Lake Eyasi itself is oriented SW-NE and is 80 km long, with a mean width of 14.5 km (Matagi, 2004). It has an area of 1,160 km2 and is located at an altitude of 1030 m above sea level (Matagi, 2004). Lake Eyasi is highly saline and shallow; its seasonal water level fluctuations in the lake are dramatic. During the dry season, the lake may dry almost entirely leaving a thin crust of salt (Field Observation 2014). At the Lake one can explore the trails around the lake, canoe along the shore particularly depending on the time of the year and the amount of rain the local area has had. The wet season starts from November to early May. There are two peaks of rainfall during the wet season; the short rains of December to January and the long rains occurring from March to May (Mabulla, 2013). Normally the typical dry season in the area lasts from May to October. At this time the lake is so dry that you could drive completely across it (Field observation 2014). The impressive nature of the lake tourists could just sit and enjoy the beautiful lake views especially at sunset on top of the rock.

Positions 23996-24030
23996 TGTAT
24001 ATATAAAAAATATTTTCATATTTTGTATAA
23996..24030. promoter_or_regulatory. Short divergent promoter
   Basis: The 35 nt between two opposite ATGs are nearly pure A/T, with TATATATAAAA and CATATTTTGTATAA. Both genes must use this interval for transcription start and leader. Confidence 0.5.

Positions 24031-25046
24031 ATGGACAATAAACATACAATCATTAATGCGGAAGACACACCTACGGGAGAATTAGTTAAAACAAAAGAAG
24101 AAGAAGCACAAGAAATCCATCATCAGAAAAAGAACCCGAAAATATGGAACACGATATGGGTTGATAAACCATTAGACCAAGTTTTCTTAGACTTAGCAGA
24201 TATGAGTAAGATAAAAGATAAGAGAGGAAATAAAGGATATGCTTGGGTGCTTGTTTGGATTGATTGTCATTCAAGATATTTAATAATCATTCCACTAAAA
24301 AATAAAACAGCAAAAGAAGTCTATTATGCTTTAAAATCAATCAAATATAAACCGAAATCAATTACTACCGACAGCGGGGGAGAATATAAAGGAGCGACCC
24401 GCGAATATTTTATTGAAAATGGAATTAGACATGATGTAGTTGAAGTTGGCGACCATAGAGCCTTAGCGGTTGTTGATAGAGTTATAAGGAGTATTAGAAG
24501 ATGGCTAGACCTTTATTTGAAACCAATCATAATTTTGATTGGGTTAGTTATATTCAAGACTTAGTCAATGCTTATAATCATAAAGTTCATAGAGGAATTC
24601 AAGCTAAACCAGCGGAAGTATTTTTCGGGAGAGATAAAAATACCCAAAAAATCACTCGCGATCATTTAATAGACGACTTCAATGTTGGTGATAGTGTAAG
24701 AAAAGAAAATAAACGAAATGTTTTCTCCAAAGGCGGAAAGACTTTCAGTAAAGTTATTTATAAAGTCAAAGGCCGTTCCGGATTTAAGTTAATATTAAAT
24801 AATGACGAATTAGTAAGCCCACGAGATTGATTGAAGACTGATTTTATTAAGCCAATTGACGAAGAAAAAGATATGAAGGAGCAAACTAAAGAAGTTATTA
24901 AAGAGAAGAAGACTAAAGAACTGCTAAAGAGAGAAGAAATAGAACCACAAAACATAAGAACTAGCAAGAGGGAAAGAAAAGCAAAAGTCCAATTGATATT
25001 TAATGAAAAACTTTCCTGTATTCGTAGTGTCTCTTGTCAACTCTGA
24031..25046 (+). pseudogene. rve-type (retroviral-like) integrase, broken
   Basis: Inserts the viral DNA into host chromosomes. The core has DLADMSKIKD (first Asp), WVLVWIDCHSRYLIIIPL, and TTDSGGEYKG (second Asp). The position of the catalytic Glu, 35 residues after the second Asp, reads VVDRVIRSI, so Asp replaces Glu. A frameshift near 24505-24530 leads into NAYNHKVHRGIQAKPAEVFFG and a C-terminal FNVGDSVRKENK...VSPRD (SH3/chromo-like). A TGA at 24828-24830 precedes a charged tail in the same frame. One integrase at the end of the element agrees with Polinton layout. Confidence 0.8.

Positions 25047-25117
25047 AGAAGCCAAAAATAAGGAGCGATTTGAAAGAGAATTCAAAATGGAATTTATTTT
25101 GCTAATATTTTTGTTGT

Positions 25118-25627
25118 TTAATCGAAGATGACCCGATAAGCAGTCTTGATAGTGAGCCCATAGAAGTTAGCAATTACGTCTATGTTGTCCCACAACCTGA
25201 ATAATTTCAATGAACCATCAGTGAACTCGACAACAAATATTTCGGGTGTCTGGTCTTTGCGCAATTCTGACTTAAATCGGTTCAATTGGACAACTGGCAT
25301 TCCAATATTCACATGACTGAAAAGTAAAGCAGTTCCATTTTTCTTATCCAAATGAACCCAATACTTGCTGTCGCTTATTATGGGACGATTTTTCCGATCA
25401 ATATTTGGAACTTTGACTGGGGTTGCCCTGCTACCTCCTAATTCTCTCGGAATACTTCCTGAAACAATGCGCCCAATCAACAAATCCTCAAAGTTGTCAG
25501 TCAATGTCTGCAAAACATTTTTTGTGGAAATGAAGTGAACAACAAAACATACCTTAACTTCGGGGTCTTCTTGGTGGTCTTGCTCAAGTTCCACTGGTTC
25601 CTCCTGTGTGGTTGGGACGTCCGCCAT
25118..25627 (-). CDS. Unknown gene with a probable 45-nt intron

The Hadza Hunter-Foragers

Culturally, the Eyasi Basin refers to the country east, south and west of Lake Eyasi, which has been utilized for centuries or millennia by Hadza foragers (Mabulla, 1996), Figure 4). The hunter-foragers of the Eyasi Basin call themselves Hadzabe (Had-za-bay), “Hadza” for short (Mabulla, 2007). The Hadza is one of the very few societies in the world who still live depending on natural food resources, that is, hunting game, collecting honey, digging tubers, gathering berries and baobab fruits. The actual number of Hadza is unknown because of their mobile lifestyle. However, they are estimated to be roughly about 1,000 people (Marlowe, 2010). As a hunter-forager people, their deep reservoir of indigenous knowledge about natural resource use has enabled them to survive in a challenging semi-arid environment (Mabulla, 2013). The Hadza hunting and foraging strategies and life history have been not only invaluable to researchers interested in the life style of our ancestors before agriculture but also to all people interesting on understanding the human culture (Plate 28-30).

Figure 4:Hadza camps distribution across the Eyasi Basin in January to March 2012. Because Hadza are semi-mobile hunters these camps might have changed to new location. Just to show how Hadza are semi-mobile and their distribution across the Eyasi territory (Source: Mabulla, I. 2013)

Plate 29: The Hadza hunter-foragers demonstrate arrow throwing to visitors. During visitations tourists buy their material culture, such as bead necklaces, earrings, pendants, tobacco pipes, arrows and bows